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Reviewed: The Secret Garden at The Little Theatre

This Easter, discover The Secret Garden and unlock the magic within at The Little Theatre.

The cast of The Secret Garden: The Musical at The Little Theatre. Photo by Dave Morris.
The cast of The Secret Garden: The Musical at The Little Theatre. Photo by Dave Morris.

In a lonely manor house on the Yorkshire Moors, Archibald Craven (played by director Keiran Whelan-Newby) is stifled by his manipulative brother, Neville (Russell Webster), and yearns for his beautiful, late wife, Lily (Rose Bale).


All the while, he becomes more isolated and remote from his son, Colin (Edward Lander) who is unable to walk. Their quiet routine is turned upside down when young Mary Lennox (Olivia King) is sent from India to live at Misselthwaite Manor after the death of her parents.


Newly orphaned Mary soon discovers a secret walled garden hidden in the grounds, and – with the help of her new friends Martha (Kerry Smith) and Dickon (Simon Butler) – releases the magic and adventure locked inside it, changing all their lives forever.


Based on the 1911 novel of the same name, this stunning Tony award-winning musical holds a special place in many people’s hearts. Directed by Keiran Whelan-Newby with musical direction by Grace Bale, assisted by Paul Timms, The Secret Garden is based on the novel by Frances Hodgson Burnett.

 

The Secret Garden is a classic, much-loved novel turned classic much-loved film turned classic much-loved musical.

Brothers Archibald and Neville. Photo credit Dave Morris.
Brothers Archibald and Neville. Photo credit Dave Morris.

The Secret Garden: The Musical at The Little Theatre weaves a tale of wonder around Mary Lennox, a young protagonist who discovers a veiled garden nestled within her uncle's domain.


As she breathes life back into the forgotten grounds, Mary not only nurtures the once desolate soil into a tapestry of splendour but also discovers solace and rejuvenation for herself and her uncle's bereaved kin.


This musical beautifully delves into the themes of love, loss, rebirth, and nature's potent ability to herald fresh beginning, as the audience is taken through many heart-breaking and grief-stricken moments. Hauntingly so, with many of the characters playing ghosts of Mary's parents, friends and Archibald's wife Lily.

Mary Lennox played by the excellent Olivia King, with Martha, played by Kerry Smith. Photo by Dave Morris.
Mary Lennox played by the excellent Olivia King, with Martha, played by Kerry Smith. Photo by Dave Morris.

The ghosts worked well to create an other-worldly and spooky aesthetic, but occasionally felt like they were becoming a little overbearing when at full team capacity - the ghost of Lily and also Mary's father, Captain Albert Lennox (Tom Young), might have been enough to add a sense of 'being watched over'. The pair of ghosts (the parental ghost duo, you might say!) added a real sense of tenderness to it all - the young struggling children were never really alone.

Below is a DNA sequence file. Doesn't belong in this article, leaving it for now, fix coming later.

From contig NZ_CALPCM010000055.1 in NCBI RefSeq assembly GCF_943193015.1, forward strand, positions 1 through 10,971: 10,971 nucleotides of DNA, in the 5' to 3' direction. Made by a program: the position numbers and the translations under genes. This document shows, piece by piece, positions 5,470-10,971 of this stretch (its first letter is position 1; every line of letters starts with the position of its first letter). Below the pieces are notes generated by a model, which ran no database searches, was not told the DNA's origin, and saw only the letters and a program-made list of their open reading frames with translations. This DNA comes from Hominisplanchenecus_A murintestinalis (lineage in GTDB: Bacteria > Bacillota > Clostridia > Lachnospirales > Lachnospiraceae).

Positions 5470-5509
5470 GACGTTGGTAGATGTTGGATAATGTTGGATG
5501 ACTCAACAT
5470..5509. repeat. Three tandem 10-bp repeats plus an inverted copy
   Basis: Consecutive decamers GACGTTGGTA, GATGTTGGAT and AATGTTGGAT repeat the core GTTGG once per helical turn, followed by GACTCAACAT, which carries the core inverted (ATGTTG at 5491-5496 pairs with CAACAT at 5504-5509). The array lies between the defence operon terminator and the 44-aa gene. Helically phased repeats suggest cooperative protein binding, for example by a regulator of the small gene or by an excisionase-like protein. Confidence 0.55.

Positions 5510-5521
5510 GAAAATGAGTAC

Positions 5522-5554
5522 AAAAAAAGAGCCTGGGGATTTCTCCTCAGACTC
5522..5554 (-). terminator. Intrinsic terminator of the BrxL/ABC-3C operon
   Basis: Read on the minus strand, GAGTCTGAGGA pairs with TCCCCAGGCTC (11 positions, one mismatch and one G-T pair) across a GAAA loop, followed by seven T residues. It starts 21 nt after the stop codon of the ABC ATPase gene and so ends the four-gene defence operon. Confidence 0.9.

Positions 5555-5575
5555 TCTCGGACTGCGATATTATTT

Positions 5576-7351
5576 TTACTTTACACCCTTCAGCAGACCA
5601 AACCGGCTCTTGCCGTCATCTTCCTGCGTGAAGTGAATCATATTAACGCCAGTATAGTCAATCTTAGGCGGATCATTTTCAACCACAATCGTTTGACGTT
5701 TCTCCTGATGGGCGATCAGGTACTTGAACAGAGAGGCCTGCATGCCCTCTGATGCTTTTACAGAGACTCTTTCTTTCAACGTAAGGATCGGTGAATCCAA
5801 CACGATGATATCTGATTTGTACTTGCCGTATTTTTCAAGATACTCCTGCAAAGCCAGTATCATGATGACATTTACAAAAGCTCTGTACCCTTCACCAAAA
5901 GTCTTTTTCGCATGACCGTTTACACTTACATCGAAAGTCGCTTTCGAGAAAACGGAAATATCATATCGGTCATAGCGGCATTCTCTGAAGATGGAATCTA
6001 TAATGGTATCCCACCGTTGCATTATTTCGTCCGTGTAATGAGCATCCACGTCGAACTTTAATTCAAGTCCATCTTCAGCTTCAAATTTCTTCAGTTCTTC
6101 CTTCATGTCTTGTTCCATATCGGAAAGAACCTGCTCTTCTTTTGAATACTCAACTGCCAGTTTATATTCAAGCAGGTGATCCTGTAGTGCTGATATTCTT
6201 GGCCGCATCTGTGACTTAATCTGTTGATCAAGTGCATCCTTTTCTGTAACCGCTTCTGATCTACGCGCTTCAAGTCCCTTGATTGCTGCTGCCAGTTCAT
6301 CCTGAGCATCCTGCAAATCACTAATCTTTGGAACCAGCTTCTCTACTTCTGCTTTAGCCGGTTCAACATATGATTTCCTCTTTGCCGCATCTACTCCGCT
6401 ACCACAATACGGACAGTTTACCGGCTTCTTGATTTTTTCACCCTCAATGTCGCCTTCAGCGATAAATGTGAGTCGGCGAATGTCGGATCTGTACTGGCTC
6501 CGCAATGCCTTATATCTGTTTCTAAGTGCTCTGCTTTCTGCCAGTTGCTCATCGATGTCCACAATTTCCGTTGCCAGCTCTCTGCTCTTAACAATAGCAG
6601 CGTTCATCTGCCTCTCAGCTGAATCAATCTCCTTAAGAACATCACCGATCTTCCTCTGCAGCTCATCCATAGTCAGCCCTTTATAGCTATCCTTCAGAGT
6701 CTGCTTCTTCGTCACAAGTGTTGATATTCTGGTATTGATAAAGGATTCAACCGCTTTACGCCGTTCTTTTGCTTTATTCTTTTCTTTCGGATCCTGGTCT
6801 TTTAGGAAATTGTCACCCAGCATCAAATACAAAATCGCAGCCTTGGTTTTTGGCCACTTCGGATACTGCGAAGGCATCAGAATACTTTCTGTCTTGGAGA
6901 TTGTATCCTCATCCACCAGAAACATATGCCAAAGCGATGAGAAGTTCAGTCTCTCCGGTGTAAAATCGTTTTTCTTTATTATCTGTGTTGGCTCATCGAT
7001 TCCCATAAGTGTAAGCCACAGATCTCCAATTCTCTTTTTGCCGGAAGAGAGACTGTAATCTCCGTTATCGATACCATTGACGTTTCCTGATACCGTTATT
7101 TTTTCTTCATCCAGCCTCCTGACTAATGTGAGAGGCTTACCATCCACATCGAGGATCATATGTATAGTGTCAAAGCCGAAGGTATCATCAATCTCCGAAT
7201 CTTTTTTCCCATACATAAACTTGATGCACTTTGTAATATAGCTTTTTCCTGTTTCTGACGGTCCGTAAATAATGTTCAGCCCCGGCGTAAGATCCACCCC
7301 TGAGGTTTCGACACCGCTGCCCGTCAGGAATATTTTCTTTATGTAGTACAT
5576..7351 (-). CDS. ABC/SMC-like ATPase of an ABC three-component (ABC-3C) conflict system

The costumes and set design at The Little are always amazing and this production is true to form - the attention to detail is incredible and really brings the story to life. Standouts being the amazing slow-mo segment with full cast post-interval and, of course, the garden itself!


Among the harmonious jewels adorning this musical treasure in Leicester were Archibald's (Whelan-Newby) pitch perfect renditions of "A Bit of Earth" and the duet of "Lily's Eyes" with the smooth vocals of Webster – and every song Mary (King) sang was delightful, in particular, "The Girl I Mean to Be".


Each lyrical masterpiece weaves a thread of emotion and depth, enriching the enchanting narrative and enveloping audiences in a realm of magic and melody. Standout performances also came from Lily (Bale) with her amazing voice in "Come to My Garden", and "Hold On" from Martha (Smith) who was mesmerising to watch, and was a personal highlight.

Dickon (Simon Butler), Martha (Kerry Smith) and Colin (Edward Lander) pictured by Dave Morris.
Dickon (Simon Butler), Martha (Kerry Smith) and Colin (Edward Lander) pictured by Dave Morris.

Through these harmonies, The Secret Garden breathes life into themes of hope, restoration, and the transcendent magic of nature, making it a timeless, classic musical now too.


Show dates throughout Easter for the whole family to enjoy.


Grab your seats now whilst there are a few remaining, unlock the magic within and celebrate all things hopeful and spring-like at The Little Theatre.


March 22-27

April 3-6


★★★★

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